AT&T and Verizon to activate new 5G frequencies January 19; airline and medivac industry warn of interference with planes; FAA imposes flight restrictions in areas of 5G deployment

On January 19, AT&T and Verizon will turn on frequencies in the C-Band
3.7 – 3.98 GHz frequency band — for additional 5G coverage.
It is unknown what other frequencies the companies will add in for this activation.

For months the airline industry has been warning about interference with their vital instruments, and that 5G, especially near airports, poses safety risks.

These airline restrictions are coming at an already difficult time for the public and the airline industry, for a highly questionable public benefit from 5G and many known hazards environmentally as well as for air safety.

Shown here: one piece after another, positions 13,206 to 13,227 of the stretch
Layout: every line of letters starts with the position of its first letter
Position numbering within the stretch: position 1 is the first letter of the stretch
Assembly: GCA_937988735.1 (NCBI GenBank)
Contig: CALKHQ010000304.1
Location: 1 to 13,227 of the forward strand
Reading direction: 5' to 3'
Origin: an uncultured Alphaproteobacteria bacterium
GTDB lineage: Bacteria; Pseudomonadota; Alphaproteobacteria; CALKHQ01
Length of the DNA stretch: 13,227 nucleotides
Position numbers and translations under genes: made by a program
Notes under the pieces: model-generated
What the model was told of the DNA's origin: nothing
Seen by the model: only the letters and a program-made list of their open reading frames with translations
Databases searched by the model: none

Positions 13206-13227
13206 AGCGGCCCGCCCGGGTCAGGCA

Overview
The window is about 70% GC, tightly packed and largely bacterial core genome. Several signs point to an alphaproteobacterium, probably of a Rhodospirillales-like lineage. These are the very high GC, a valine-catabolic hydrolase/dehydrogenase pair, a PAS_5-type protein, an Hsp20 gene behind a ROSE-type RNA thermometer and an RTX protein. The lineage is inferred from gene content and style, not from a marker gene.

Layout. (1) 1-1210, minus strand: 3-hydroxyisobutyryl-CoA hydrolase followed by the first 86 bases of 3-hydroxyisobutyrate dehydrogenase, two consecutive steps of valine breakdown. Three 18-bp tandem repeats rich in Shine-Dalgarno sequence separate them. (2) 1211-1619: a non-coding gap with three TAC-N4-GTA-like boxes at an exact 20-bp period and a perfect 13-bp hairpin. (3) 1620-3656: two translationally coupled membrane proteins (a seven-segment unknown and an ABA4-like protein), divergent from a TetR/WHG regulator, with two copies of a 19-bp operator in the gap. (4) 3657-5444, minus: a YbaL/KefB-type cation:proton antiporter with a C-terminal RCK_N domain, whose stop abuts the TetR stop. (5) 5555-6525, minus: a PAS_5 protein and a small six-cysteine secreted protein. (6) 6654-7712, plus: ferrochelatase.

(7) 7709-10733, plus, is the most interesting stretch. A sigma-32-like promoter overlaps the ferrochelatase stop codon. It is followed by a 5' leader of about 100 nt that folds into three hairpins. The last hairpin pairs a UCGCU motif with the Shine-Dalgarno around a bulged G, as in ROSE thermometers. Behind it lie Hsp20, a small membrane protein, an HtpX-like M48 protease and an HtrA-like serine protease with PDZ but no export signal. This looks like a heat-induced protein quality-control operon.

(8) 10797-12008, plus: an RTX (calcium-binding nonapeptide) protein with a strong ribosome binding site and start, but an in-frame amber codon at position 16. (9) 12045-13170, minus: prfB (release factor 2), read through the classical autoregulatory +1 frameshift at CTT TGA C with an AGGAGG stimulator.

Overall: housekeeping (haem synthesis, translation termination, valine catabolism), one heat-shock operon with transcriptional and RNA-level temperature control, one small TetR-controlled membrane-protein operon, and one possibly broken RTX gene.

From BusinessHala
December 20, 2021

The wireless industry has said the planned service poses no threat to the aircraft, while the Federal Aviation Administration has said it is concerned that the frequencies used for cellular signals could potentially disrupt cockpit systems.

Airlines are in the middle of a controversy. “If there’s any kind of weather, if there’s strong winds, if visibility isn’t good because of haze, you can’t use that equipment,” United Airlines Holdings said. Inc….

US telecommunications industry officials have made controversial claims about the security risks of the new technology. “The fear of the aviation industry rests entirely on discredited information and intentional distortions of fact,” said Nick Ludlum, a spokesman for wireless industry group CTIA. “We will launch this service in January with the most comprehensive set of protective measures in the world.”